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Insights on money, career and trading

Using a spending diary effectively

Posted on March 28, 2014 by Daniel at 4:58 pm

If by the middle of the month, the coffers are bare and there doesn’t seem to be any reason for this, then it’s time to have a look at all the invisible spend taking place in your life.

Invisible spend can happen at any time of the day; a magazine for reading on the tube, a coffee on the way to work, a mid-morning sandwich from the trolley even though you have lunch with you all adds up to a tidy sum each month. A staggering 6.3 billion is spent every year in the UK on hot takeaway drinks which means the average customer spends 400. Over a lifetime, this can add up to 15,725 and the drinking habits of 10% of those who took part in a survey will be looking to spend almost 30,000 on drinks such as coffee, tea and hot chocolate.

The way to spot, record and remember all of these fleeting transactions is to start to use a spending diary. A spending diary can help you to record all the money you spend and quickly forget about on these items each day and you can see where literally every penny is going other than on your bills. Diaries do not have to be complicated; they can be as simple as a small notebook in the handbag or pocket and can be used as the money is spent. For those who enjoy using online tools, there are many spending diaries on the internet which can be utilised to record the figures and to then give an analysis of where the most money is being spent.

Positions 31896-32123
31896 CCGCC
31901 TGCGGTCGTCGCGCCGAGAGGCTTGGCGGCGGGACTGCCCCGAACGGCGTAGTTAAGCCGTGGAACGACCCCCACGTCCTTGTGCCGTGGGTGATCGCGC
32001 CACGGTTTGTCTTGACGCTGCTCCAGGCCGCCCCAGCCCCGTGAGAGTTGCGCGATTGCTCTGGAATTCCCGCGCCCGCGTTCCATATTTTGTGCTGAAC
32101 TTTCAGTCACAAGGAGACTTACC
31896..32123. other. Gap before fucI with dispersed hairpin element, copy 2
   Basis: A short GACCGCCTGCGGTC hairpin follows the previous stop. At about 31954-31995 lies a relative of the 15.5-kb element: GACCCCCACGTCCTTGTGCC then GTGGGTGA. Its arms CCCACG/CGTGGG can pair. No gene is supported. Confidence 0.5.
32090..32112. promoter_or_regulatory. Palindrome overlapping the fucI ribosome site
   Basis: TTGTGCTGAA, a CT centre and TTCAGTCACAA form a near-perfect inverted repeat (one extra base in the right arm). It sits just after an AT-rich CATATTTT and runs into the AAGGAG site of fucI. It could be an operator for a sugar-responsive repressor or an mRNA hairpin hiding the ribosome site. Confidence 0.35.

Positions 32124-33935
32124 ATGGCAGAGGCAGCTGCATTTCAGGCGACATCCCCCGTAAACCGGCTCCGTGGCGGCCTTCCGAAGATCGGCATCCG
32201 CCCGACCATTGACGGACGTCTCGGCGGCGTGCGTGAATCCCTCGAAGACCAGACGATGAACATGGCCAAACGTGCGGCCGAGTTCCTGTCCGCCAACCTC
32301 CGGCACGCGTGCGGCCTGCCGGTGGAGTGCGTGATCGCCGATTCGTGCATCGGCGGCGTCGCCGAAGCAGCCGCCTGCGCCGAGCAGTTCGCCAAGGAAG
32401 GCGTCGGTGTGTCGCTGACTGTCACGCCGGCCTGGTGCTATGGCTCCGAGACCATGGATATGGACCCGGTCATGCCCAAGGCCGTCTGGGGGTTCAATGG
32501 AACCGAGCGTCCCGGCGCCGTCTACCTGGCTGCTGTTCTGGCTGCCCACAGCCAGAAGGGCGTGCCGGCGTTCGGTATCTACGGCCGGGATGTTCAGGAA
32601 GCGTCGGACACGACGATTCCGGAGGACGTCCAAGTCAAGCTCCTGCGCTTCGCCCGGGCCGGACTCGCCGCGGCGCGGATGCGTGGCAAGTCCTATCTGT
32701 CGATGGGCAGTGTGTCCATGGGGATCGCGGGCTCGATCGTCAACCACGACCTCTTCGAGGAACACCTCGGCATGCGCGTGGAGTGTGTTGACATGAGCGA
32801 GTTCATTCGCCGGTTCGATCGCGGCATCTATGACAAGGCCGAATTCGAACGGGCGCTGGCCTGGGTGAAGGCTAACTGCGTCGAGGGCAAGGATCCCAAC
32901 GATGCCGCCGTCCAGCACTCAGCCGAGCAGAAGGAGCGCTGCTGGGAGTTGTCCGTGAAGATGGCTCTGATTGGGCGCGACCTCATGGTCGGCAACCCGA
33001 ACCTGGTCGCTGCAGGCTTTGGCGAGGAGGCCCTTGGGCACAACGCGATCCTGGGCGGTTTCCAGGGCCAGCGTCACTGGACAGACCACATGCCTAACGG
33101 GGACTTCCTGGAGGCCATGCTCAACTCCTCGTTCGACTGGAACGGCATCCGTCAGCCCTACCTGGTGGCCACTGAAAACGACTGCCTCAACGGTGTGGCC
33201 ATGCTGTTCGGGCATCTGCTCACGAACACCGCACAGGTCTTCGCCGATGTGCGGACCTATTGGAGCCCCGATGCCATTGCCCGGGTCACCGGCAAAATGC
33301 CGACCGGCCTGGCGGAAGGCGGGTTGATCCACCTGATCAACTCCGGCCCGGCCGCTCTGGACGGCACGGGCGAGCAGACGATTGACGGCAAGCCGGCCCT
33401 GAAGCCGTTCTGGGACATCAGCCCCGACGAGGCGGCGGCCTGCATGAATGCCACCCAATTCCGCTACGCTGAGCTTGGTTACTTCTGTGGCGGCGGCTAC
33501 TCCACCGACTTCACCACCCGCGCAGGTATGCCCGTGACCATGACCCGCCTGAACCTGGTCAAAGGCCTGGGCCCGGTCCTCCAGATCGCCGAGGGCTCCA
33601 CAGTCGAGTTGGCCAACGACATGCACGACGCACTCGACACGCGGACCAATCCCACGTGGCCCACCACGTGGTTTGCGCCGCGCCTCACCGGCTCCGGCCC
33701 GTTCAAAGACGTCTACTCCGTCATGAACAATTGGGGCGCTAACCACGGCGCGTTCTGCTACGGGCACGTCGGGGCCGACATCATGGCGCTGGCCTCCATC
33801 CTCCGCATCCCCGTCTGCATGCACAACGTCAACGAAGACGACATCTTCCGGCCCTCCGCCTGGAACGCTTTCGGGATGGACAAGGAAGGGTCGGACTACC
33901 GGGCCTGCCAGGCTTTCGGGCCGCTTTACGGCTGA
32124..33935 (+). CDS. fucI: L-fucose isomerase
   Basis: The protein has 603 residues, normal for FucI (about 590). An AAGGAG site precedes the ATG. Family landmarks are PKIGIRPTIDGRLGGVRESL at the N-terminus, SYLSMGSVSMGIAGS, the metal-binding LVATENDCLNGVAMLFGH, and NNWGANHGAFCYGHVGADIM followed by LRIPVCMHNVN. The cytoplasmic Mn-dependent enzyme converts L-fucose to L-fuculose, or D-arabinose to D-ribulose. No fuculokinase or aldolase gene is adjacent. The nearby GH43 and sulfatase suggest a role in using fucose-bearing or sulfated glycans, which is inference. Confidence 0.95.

The place to start is to use the diary for a month and be totally honest. Record every single penny spent – however small – and write down the item and the amount. If you want to work out where and why you bought it, add these details too. Some people find it’s habit to buy certain comfort foods if they are in a particular mood and this can help identifying these areas of life also.

After a month, spend some time looking through the diary. If you like maths, draw a graph to show where the spend occurs to give a visual aid. After all this, it’s about cutting down or stopping spending money on these items to help the rest of your finances. Money is something that tends to cause people a ton of stress in life. For some people, it can be the stress of a mortgage or any other loan, while others just want to get their kids through college. Either way, effective financial planning can be really beneficial for the daily stress caused by money, as you would read on https://www.healthbenefitstimes.com/5-tips-to-create-a-healthier-and-balanced-lifestyle/ or similar pages.

Invisible spending can play havoc with your monthly expenditure and whilst you organise yourself and start to fill in your spending diary, you may need a small loan as a bridging solution. Compare payday loans at payday-choice.com to see if this kind of funding can help. Payday loans can be a short-term solution to help you manage your cash flow so you are able to budget for the next month. Alternatively, you can also take out a bridging loan to secure funds for a few months which will help you bridge the gap between your current and future financial states. This loan might be suitable if you are waiting for a large sum of money that is due in the near future, such as an inheritance or a bonus. You can learn More about bridge finance here.

Whichever loan you take, remember that you will have to pay it sooner or later. So, spend wisely. To reduce spending, set yourself weekly goals to buy a coffee every other day instead of daily, to stop buying a magazine and pick up a free newspaper and you can then watch the amount you spend rapidly decrease. Change the goals each week and increase the challenges so you start to rebuild healthy finances. After a few months you’ll have a great bank balance and you can reward yourself with a small – recorded in your spending diary – treat to show how great you are at sorting out your finances.

Insights on money, career and trading